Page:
CRC Concluding Observations: Zimbabwe, 2016

Published: 7/Mar/2016
Source: UN Committee on the Rights of the Child



Birth registration

  1. Noting with appreciation the measures taken by the State party to increase the rate of birth registration, including the removal of fees for the issuance of birth certificates to children, the Committee nonetheless remains concerned (para. 13) at the low number of births registered and the low number of birth certificates issued, especially in rural areas and to low-income households. It is further concerned that the failure to present a birth certificate may result in, inter alia, denial to enrol in school and sit for and receive national school examination certificates. It may also lead to the denial of inheritance from a child’s legitimate father owing to failure to prove paternity, as required by the inheritance laws in the State party.
  2. The Committee recalls its previous recommendation (para. 27) and recommends that the State party:

(a) Ensure the Births and Deaths Registration Act (2005) is implemented in a manner that promotes the best interests of the child and simplifies the administrative requirements for the registration and issuance of birth certificates;

(b) Equip decentralized government authorities and health facilities at the local level to register births and issue birth certificates;

(c) Strengthen and expand mobile birth registration to reach universal coverage, in particular for registering children born outside of health facilities and children who have never been registered;

(d) Increase public awareness of the importance of birth registration and the process by which births are registered.


  1. The Committee is concerned about reports that children born on the territory of the State party to parents of indeterminate nationality have been denied the right to have their birth registered and to acquire Zimbabwean nationality, which has impeded their access to health care, education and other social services. It further notes the absence of legislative provisions to guarantee that children born stateless in the State party acquire a nationality.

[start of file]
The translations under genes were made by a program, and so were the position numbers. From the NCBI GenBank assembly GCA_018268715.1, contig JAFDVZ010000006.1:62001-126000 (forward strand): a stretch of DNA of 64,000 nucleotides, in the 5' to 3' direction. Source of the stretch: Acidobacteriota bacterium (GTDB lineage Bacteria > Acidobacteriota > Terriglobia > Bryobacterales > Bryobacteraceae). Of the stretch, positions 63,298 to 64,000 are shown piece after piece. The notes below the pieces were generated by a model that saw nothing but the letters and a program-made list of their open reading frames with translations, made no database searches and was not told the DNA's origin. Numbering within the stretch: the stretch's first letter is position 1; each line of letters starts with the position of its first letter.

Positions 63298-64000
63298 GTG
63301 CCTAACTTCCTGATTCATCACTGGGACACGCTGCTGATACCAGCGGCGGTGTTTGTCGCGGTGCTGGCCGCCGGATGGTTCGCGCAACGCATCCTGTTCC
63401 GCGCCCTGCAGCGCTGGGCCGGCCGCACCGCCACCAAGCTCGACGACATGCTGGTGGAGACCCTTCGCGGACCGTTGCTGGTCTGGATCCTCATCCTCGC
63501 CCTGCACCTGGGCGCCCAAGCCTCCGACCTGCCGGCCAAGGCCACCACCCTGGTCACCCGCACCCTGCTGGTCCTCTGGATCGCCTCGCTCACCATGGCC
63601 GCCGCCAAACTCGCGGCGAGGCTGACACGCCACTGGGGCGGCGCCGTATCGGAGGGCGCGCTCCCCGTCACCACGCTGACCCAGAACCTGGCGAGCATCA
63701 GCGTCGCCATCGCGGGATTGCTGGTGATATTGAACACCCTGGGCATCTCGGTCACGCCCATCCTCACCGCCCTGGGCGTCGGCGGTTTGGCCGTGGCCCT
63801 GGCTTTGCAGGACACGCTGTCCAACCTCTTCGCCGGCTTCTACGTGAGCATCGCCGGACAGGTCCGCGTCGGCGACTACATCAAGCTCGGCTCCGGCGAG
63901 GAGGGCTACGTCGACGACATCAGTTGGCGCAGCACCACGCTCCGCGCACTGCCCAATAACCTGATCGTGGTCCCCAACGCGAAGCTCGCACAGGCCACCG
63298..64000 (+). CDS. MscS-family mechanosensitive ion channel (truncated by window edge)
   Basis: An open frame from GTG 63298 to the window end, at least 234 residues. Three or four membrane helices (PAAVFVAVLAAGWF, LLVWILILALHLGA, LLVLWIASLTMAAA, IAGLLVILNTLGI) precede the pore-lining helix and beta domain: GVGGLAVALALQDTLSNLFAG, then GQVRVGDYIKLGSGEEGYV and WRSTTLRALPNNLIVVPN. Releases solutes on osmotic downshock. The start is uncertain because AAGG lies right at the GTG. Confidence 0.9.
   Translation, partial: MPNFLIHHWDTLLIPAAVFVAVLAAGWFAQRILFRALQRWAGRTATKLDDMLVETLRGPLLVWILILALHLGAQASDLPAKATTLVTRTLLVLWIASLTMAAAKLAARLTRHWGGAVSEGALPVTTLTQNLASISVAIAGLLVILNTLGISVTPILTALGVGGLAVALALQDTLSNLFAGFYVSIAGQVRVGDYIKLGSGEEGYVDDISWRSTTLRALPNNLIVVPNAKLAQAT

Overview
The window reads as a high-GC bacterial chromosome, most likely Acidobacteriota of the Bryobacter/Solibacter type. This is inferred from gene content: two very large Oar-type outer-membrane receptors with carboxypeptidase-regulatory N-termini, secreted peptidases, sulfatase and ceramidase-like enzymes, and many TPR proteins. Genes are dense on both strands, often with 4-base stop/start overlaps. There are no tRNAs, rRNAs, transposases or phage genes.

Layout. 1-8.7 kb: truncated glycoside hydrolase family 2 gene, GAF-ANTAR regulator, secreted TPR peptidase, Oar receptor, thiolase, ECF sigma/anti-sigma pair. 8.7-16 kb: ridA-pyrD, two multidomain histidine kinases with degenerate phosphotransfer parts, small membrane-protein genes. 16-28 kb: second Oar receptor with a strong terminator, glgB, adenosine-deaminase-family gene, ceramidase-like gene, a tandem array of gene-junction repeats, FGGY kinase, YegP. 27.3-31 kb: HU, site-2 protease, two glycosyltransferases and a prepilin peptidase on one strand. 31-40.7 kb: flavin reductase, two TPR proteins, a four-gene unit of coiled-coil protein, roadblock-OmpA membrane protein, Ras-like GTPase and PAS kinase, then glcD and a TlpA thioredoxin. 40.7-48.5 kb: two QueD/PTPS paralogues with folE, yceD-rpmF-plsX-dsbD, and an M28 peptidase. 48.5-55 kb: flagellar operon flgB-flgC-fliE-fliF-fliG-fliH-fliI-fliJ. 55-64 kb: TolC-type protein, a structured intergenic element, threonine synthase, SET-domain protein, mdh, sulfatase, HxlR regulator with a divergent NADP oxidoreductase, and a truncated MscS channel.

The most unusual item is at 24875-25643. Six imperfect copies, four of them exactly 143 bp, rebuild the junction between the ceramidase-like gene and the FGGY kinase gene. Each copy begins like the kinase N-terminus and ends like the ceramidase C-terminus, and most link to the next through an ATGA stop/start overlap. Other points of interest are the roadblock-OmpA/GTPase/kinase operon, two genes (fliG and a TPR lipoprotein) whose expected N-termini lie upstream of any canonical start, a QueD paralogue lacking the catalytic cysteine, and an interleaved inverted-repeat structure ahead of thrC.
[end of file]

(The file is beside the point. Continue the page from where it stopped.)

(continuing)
2. In the light of its general comments No. 6 (2005) on the treatment of unaccompanied and separated children outside their country of origin and No. 7 on implementing child rights in early childhood, the Committee recommends that the State party:

(a) Take measures to ensure that all children born in the State party have the legal right to be registered at birth with a name, regardless of their parents’ citizenship status and/or country of origin, and that they have equal access to health care, protection, education and other social services;

(b) Consider ratifying the 1961 Convention on the Reduction of Statelessness and amend its domestic legislation on nationality accordingly so as to ensure that every child enjoys the right to acquire a nationality;

(c) Seek technical assistance from the Office of the United Nations High Commissioner for Refugees and UNICEF for the implementation of these recommendations.

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Themes: Acquisition of nationality, Acquisition by children, International standards, Birth Registration
Regions: Zimbabwe
Year: 2016